Areas of Practice

Mr. Bolesta represents management in a wide variety of labor and employment litigation matters. He represents clients in a broad range of industries during union organizing attempts and litigation before the National Labor Relations Board, contract negotiation and labor arbitrations. Additionally, he advises clients on best practices in employee relations and the development of comprehensive labor strategies to preserve the ability to maintain direct relationships with employees.

Mr. Bolesta also regularly counsels clients on all aspects of federal, state, and local equal employment opportunity and fair employment practices laws and regulations, and regularly advises clients on confidentiality, trade secrets, no solicitation and non-compete matters. Moreover, Mr. Bolesta represents clients in whistleblower matters under a broad range of statutes, including the Occupational Safety and Health Act, the Surface Transportation Assistance Act, the Toxic Substances Control Act and the Clean Air Act. His experience ranges from conducting investigations and developing position statements to litigating whistleblower cases before Administrative Law Judges and in court.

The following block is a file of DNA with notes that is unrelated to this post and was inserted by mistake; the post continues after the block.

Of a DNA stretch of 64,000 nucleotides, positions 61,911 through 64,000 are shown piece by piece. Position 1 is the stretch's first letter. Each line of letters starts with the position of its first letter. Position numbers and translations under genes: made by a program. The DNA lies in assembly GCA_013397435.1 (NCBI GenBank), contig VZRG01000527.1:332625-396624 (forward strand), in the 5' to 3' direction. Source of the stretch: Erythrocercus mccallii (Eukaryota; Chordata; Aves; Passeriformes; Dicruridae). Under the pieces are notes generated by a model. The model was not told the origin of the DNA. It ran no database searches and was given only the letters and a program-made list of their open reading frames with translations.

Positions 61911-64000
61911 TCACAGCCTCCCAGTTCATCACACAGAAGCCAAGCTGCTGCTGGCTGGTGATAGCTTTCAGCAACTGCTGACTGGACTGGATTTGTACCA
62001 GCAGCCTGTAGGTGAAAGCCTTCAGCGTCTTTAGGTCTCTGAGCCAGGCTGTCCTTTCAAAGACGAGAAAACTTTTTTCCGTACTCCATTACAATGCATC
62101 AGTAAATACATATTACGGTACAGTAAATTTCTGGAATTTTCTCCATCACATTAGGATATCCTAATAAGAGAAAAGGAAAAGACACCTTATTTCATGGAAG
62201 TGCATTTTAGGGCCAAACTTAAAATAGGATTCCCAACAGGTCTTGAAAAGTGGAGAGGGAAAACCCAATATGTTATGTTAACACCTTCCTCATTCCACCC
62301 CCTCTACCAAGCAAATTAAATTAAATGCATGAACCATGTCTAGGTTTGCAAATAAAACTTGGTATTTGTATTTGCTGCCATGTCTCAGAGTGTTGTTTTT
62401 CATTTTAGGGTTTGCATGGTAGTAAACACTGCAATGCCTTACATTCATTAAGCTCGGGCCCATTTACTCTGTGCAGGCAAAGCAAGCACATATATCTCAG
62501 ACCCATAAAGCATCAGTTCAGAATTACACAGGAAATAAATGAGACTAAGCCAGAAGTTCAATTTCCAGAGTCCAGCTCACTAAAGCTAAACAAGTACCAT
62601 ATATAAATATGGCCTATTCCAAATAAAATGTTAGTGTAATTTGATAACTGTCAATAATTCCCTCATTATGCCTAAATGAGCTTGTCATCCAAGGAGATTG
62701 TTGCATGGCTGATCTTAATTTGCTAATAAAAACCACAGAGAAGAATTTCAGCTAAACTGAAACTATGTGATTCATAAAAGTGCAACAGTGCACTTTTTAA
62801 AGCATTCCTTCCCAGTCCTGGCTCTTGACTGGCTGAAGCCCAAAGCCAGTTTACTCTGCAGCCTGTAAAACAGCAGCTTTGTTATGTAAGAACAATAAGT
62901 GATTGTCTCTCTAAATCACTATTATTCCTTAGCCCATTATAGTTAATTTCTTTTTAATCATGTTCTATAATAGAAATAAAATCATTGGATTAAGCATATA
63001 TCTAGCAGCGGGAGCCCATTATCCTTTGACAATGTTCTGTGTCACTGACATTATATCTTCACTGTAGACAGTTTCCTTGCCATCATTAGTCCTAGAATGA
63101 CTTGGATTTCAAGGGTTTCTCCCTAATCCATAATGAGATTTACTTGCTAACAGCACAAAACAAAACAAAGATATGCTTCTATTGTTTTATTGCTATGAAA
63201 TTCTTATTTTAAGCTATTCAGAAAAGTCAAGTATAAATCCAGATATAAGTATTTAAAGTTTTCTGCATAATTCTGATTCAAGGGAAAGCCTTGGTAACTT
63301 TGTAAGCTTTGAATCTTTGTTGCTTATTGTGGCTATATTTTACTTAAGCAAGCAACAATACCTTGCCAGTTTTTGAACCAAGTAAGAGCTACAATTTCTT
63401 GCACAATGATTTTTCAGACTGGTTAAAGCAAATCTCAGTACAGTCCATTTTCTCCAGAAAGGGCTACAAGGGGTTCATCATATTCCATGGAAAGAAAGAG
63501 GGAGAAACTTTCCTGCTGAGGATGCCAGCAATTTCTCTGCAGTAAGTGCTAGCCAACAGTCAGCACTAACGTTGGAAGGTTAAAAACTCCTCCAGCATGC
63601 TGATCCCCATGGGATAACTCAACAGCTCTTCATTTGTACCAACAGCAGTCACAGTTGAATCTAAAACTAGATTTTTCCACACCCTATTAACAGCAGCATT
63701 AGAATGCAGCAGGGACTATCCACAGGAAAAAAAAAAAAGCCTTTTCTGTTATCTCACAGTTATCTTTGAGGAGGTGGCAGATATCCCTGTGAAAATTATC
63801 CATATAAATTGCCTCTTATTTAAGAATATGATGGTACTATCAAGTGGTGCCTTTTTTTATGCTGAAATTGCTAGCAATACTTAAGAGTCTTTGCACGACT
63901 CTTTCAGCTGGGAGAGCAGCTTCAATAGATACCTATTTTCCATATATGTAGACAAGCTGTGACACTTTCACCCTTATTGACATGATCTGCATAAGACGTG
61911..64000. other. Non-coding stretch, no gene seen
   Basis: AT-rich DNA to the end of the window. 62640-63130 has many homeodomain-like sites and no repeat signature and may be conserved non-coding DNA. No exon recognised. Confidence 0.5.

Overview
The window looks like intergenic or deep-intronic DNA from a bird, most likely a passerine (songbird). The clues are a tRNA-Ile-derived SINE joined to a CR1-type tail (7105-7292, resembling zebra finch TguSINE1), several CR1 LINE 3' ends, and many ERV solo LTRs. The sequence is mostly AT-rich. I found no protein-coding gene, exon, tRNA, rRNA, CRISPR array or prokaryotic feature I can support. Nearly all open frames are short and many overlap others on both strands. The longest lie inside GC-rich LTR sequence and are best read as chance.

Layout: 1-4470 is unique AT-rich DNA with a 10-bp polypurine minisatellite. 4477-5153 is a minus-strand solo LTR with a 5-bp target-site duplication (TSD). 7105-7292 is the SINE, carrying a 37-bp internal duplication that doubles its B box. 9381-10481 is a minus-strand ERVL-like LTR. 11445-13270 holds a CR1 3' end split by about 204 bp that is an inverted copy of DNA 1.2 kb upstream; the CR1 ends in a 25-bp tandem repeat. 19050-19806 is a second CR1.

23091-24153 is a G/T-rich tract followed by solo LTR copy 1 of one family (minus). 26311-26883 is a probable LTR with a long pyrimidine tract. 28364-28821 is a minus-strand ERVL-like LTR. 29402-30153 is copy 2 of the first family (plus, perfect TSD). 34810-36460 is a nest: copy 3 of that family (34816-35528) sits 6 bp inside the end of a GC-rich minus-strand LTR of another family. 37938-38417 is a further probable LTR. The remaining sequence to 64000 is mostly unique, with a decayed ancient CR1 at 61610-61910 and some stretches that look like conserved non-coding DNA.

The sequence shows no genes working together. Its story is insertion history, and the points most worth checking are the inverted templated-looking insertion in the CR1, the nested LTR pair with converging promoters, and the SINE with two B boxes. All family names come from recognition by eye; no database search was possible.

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James Hays, Legal Specialist, management of labor and employment law
Partner

 Mr. Hays is a partner in the Labor & Employment Practice Group in the firm's New York office and co-chairs the firm's Traditional Labor Law Team.

Areas of Practice

Mr. Hays' practice focuses on management labor and employment law. He represents clients in collective bargaining negotiations, labor arbitrations, and all stages of the labor election process, including election campaigns and hearings before the National Labor Relations Board. He also represents clients in employment litigation in federal and state courts, as well as...